HTC One Max review

The One gets supersized - but does it impress?

HTC One Max review
Remember HTC: bigger isn't always better

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One of the big new features on the HTC One Max is the addition of the fingerprint scanner, bringing with it the ability to protect your phone with your digits.

It's going to lead to a lot of comparisons with Apple's iPhone 5S, but the truth is that biometrics are a big part of what's coming with phones in the future, so expect to see more in this area soon.

HTC One Max review

That said, HTC did confirm to us that there were prototypes of the One Max that didn't pack the functionality, so we can guess that word Apple would be bringing fingerprint recognition forced its hand somewhat.

The implementation on the One Max is very different to Apple's option though, coming as it does on the rear of the phone in the more traditional-looking pad.

Sadly, that's where the similarities with Apple's offering end, as it's really rather poorly implemented on a phone of this size.

We'll start with the positives though: While Apple allows three fingers to open the phone, you can have the same amount on the One Max, even allowing others the ability to unlock your phone, plus you can assign an app to open when you slide your finger down to unlock the phone.

HTC One Max review

So you can have the camera on your right index finger, the music player on your left middle, and so on. You can activate any app using this method, and it was something we thought Apple should have done from the beginning.

That's really where the excitement about the fingerprint scanner ends though, as there's simply so much we disliked about it that it was disabled within hours of testing.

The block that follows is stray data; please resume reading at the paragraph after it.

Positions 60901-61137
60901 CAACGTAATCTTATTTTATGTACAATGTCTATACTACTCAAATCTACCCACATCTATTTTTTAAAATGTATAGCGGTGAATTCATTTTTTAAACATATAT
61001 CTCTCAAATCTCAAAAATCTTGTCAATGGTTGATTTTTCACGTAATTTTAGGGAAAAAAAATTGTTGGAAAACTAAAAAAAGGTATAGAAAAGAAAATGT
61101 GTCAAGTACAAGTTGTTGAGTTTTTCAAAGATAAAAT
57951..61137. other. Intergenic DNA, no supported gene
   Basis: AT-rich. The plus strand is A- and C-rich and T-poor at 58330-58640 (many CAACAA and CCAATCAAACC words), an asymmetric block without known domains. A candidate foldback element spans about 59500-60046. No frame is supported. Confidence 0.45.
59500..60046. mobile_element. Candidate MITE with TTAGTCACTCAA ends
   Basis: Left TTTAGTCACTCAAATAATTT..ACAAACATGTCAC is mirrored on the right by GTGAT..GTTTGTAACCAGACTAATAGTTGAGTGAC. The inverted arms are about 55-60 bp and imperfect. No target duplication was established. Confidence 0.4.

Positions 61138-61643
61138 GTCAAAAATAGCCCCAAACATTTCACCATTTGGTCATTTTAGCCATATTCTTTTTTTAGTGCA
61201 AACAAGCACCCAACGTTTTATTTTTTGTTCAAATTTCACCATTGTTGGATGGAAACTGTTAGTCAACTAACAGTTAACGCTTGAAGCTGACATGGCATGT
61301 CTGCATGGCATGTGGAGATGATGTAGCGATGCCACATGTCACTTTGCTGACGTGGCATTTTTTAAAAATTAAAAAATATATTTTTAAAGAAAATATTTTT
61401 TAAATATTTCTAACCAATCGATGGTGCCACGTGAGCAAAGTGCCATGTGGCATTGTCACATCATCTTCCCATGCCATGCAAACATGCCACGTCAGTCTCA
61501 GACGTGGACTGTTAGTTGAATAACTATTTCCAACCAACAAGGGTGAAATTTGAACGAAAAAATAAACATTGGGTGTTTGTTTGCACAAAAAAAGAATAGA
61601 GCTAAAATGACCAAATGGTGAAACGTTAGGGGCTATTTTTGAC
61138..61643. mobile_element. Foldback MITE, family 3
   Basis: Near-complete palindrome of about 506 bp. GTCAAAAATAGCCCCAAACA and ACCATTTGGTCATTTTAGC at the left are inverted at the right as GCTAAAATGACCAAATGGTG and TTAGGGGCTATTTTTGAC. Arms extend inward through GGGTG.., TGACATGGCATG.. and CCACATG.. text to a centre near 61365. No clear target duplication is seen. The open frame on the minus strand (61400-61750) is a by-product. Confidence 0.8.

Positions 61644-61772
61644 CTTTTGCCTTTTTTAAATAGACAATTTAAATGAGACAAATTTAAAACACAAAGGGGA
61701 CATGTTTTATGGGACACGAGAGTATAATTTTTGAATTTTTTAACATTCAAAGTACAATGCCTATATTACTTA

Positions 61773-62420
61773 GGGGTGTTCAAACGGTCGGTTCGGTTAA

For starters, it's in a really irritating place on the phone. OK, it's exactly where your fingers might rest, but that's also right below the camera, meaning you're never sure where you're sliding your finger, leading to a lot of missed swipes.

HTC One Max review

On top of that, the One Max is so large that you can't really get a comfortable downward swipe, as the phone requests you do, each time. This leads to an unlock accuracy that swings between 33 and 50%, which is enough to get quickly infuriating.

Compare this to about 80%-90% accuracy for Apple's iPhone 5S, combined with the Cupertino brand's sheer brilliance at putting it in the home button, and you can see that these two devices are worlds apart in terms of biometrics.

The HTC One Max's fingerprint scanner will be as unused as that on most laptops and the Motorola Atrix, which is sad as it could have been a really nifty feature if it was in an easier to reach place.

Gareth Beavis
Formerly Global Editor in Chief

Gareth has been part of the consumer technology world in a career spanning three decades. He started life as a staff writer on the fledgling TechRadar, and has grown with the site (primarily as phones, tablets and wearables editor) until becoming Global Editor in Chief in 2018. Gareth has written over 4,000 articles for TechRadar, has contributed expert insight to a number of other publications, chaired panels on zeitgeist technologies, presented at the Gadget Show Live as well as representing the brand on TV and radio for multiple channels including Sky, BBC, ITV and Al-Jazeera. Passionate about fitness, he can bore anyone rigid about stress management, sleep tracking, heart rate variance as well as bemoaning something about the latest iPhone, Galaxy or OLED TV.